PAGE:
While there is much evidence that Bsal will eventually make its way to Western salamander populations, as of June 2017 there is no evidence that the pathogen has already arrived in the New World[7]. Klocke et al performed a citizen science study in response to the institution of the Lacey Act in January 2016 which attempts to restrict the transportation of 20 genera of salamanders deemed potentially “injurious” to environments due to the likelihood of them carrying diseases. Klocke et al asked pet salamander owners to performed skin swabs on their pets and return them to the researchers for analysis. Pet owners were provided with instructions and a swab kit. The researchers received back 639 swabs from 56 pet owners from 29 US states. The swabs included samples from 65 species, 22 genera, and 3 families (Ambystomatidae, Plethodontidae, and Salamandridae). Upon analysis of the samples, Klocke et al found evidence of Bd in 1.3% of the samples, and no evidence of Bsal. While this study found no evidence of Bsal already present in America, the low sample size and limited sample range of the study indicate that its results might not be entirely reliable. Furthermore, 99% of salamanders imported to the US in the past five years came through Asia [6]. Nevertheless, Bsal is evidently not yet rampant in the New World, despite the fact that its arrival is likely imminent.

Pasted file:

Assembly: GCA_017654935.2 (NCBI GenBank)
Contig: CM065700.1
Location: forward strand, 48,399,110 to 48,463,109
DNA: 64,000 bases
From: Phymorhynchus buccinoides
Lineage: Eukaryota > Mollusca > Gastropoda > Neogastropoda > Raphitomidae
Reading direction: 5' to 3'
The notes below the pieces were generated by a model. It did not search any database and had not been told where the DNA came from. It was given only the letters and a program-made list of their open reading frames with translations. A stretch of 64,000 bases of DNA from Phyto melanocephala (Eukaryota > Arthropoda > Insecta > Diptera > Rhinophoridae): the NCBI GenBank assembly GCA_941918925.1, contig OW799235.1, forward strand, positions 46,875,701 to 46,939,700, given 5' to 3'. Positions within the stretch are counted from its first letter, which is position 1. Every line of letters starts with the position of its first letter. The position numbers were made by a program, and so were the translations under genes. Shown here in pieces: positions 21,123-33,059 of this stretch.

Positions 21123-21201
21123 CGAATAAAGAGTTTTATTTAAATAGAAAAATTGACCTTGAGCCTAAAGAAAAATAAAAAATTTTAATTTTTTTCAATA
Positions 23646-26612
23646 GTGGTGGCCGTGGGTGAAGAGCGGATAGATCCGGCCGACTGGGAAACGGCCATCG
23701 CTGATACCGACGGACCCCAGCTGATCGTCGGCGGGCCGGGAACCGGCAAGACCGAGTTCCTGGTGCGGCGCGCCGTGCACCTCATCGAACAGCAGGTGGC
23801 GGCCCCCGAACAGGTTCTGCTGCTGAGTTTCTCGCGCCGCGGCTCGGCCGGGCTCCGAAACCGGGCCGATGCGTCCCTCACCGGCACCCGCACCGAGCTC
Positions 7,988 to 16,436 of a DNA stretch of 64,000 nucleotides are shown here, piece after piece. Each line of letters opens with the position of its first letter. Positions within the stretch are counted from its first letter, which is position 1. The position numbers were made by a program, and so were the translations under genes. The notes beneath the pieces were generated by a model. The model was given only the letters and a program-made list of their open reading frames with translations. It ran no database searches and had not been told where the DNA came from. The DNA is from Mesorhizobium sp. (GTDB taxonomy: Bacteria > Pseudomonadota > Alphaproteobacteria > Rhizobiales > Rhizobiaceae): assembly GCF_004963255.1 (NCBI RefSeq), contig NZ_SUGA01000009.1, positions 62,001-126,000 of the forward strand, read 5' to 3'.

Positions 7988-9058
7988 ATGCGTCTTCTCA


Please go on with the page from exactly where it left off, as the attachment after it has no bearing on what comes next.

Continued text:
Threat of Bsal to North America. A) Map of Bsal habitat suitability. B) Map of salamander species richness. C) Areas vulnerable to Bsal outbreak. Black squares represent major port cities for the international salamander pet trade. [12].

Characteristics of Bsal: Habitat, Morphology, Host


Chytridiomycosis is the disease previously known to be caused by Batrachochytrium dendrobatidis and since 2013 known to be caused by Batrachochytrium Salamandrivorans as well[1]. Bd and Bsal, both fungal pathogens of the genus Batrachochytrium, infects amphibians and causes high mortality rates. These two species, however, occupy slightly different niches and thereby allows both of them to coexist[3]. Bsal only infects salamanders and newts, the two species of the family Urodela. It is however, extremely deadly for these species. Midwife toads, the organisms most susceptible to Bd, are known to be entirely immune to Bsal, further outlining the separate niches of these to fungal pathogen species[6]. No members of the anuran and caecilian orders, the two other major orders of amphibians, were susceptible to Bsal[8] Bsal therefore has a much narrower host range than Bd, potentially limiting its worldwide influence.

Skin scrapes of infected salamanders illustrate the effects of Bsal on its host[1]. Colonial thalli are seen throughout all epidermal layers, and cause skin lesions and deep ulcerations on the infected organism. Around the skin erosions were damaged keratinocytes, keratin producing epidermal cells, each containing a Bsal thallus. Many of these epidermal cells showed signs of hyperplasia (abnormal enlargement) and hyperkeratosis (thickening of the outer layer of skin) [1]. No signs of Bd were found in any of the Bsal infected organisms, further exemplifying each of the strains’ very specific niches. Individuals infected with Bsal experienced death around 7 days after infection, after going through a series of health problems including anorexia, apathy, and ataxia (the loss of control over body movement) [4]. Not only has Bsal been experimentally shown to be extremely deadly to its amphibian host, but it is also highly infectious. Housing infected and uninfected individuals together has demonstrated infection rates of previously uninfected individuals of around 25 days[#References|[1]]]. Furthermore, deceased infected individuals retain the virus for a brief period after death, increasing the possibility of transmission. Death soon follows infection.